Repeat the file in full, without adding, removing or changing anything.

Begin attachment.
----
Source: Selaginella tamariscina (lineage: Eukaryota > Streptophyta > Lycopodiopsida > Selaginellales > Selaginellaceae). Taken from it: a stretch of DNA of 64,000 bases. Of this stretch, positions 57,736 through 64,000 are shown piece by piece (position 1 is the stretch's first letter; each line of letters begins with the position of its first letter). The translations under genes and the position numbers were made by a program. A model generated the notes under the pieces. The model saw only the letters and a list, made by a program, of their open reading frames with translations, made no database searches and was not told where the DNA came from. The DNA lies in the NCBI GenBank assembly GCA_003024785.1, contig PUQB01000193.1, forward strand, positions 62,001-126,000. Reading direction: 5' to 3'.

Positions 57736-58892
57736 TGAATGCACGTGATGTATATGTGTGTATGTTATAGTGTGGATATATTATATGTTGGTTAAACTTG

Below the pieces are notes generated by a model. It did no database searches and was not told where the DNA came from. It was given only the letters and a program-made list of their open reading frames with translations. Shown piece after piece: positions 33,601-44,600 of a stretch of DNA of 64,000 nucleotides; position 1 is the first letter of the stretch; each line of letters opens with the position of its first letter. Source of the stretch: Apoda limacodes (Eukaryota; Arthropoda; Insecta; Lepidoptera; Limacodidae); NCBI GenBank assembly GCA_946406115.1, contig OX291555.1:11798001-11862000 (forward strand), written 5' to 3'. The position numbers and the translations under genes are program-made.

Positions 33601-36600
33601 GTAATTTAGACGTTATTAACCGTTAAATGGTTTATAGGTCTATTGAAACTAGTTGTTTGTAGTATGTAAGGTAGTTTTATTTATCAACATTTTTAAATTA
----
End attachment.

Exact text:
Source: Selaginella tamariscina (lineage: Eukaryota > Streptophyta > Lycopodiopsida > Selaginellales > Selaginellaceae). Taken from it: a stretch of DNA of 64,000 bases. Of this stretch, positions 57,736 through 64,000 are shown piece by piece (position 1 is the stretch's first letter; each line of letters begins with the position of its first letter). The translations under genes and the position numbers were made by a program. A model generated the notes under the pieces. The model saw only the letters and a list, made by a program, of their open reading frames with translations, made no database searches and was not told where the DNA came from. The DNA lies in the NCBI GenBank assembly GCA_003024785.1, contig PUQB01000193.1, forward strand, positions 62,001-126,000. Reading direction: 5' to 3'.

Positions 57736-58892
57736 TGAATGCACGTGATGTATATGTGTGTATGTTATAGTGTGGATATATTATATGTTGGTTAAACTTG

Below the pieces are notes generated by a model. It did no database searches and was not told where the DNA came from. It was given only the letters and a program-made list of their open reading frames with translations. Shown piece after piece: positions 33,601-44,600 of a stretch of DNA of 64,000 nucleotides; position 1 is the first letter of the stretch; each line of letters opens with the position of its first letter. Source of the stretch: Apoda limacodes (Eukaryota; Arthropoda; Insecta; Lepidoptera; Limacodidae); NCBI GenBank assembly GCA_946406115.1, contig OX291555.1:11798001-11862000 (forward strand), written 5' to 3'. The position numbers and the translations under genes are program-made.

Positions 33601-36600
33601 GTAATTTAGACGTTATTAACCGTTAAATGGTTTATAGGTCTATTGAAACTAGTTGTTTGTAGTATGTAAGGTAGTTTTATTTATCAACATTTTTAAATTA